By David Shoemaker, Senior Vice President, Research and Development, Rho
The regulatory landscape for the development and approval of analgesic products has a well-documented history in the literature and the regulatory annals for these extremely important therapeutic compounds. Current products range from the frequently administered non-steroidal anti-inflammatory drugs (NSAIDs) for treatment of acute pain, osteoarthritis and other sensory/nociceptive pain to the controlled opioids, Selective Serotonin Reuptake Inhibitors/Serotonin and Norepinephrine Reuptake Inhibitors (SSRIs/SNRIs), and gamma-Aminobutyric acid (GABA) analogues that relieve pain of a more chronic and neuropathic nature. Both of these drug classes have accompanying side effects ranging from gastrointestinal, renal, and cardiac effects of the NSAIDs to constipation, respiratory depression, and potential for abuse of the opioids. Consequently, a significant clinical need exists for the development of novel pain medications.
Recent years have seen a dearth of novel product approvals for analgesics, with only one analgesic new chemical entity licensed for marketing in the United States since 2005. Industry has chosen instead to combine well-established, marketed pain products with other established products to address untoward effects (e.g. opioids combined with anti-constipation products and anti-abuse products) or to repurpose products marketed for other indications (e.g., SSRIs/SNRIs for depression and GABA analogues for epilepsy).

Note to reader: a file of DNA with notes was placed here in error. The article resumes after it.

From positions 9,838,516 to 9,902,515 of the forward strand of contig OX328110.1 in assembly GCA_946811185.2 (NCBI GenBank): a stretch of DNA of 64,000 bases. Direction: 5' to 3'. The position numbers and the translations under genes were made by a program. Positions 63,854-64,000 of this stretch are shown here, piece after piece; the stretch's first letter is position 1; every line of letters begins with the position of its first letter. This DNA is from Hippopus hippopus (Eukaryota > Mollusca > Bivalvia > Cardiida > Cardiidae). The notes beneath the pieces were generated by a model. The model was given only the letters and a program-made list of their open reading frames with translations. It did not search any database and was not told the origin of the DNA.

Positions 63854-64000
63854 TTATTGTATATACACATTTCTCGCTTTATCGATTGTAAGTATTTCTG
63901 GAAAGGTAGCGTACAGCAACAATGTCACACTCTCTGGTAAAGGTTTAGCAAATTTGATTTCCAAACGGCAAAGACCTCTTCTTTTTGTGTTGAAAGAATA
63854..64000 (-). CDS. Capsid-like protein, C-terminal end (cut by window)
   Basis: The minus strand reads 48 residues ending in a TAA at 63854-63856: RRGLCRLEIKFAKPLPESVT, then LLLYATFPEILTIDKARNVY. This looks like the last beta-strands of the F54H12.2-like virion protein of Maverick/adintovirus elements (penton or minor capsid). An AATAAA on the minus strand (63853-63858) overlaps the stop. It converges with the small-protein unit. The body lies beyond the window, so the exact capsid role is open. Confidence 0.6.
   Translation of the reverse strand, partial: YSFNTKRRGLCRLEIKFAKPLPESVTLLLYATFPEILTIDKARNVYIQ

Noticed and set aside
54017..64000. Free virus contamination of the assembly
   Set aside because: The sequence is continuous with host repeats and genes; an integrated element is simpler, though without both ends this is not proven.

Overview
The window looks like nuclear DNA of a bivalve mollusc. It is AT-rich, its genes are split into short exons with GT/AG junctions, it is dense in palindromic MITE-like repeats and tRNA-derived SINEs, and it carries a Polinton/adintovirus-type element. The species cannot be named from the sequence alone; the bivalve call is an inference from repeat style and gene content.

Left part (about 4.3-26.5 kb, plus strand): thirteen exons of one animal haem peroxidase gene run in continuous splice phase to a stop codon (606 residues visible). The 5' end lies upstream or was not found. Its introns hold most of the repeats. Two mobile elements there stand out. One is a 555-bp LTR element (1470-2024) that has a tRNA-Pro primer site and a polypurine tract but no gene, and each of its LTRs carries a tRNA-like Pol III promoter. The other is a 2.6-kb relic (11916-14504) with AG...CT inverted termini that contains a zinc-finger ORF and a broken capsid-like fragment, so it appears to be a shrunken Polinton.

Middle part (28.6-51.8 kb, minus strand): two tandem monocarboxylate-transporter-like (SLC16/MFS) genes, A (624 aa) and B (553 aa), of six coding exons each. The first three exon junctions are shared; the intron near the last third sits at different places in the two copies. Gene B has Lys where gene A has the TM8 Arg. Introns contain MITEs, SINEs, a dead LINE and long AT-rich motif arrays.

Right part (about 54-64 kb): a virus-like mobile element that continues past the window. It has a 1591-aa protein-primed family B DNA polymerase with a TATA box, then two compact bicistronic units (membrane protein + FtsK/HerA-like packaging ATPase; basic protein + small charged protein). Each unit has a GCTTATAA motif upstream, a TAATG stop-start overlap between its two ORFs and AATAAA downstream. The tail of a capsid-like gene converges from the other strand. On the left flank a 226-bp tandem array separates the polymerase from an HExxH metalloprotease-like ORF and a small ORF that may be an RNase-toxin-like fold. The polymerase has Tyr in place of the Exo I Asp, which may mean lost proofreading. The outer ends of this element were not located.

Industry has adopted the current strategy for two reasons. First, there is a definite need for improvement in the existing marketed products and the regulatory development pathway is complex and more expeditiously navigated by products whose absorption, distribution, metabolism, excretion, safety, and efficacy characteristics and mechanism of action are well established. Second, there are many physiologic types of pain, each requiring a tailored pharmacotherapy; analgesia is therefore a varied and extremely complex pharmacologic phenomenon. Therefore, the development pathway to approval for a novel analgesic is extremely difficult to plan and execute without a clearly defined intended patient population and a sound scientific understanding of the novel investigational product’s mechanism of action and potential pharmacological effects for that population’s pain type(s). This leads to a development program that is extremely expensive if not planned comprehensively and executed efficiently to navigate the regulatory requirements.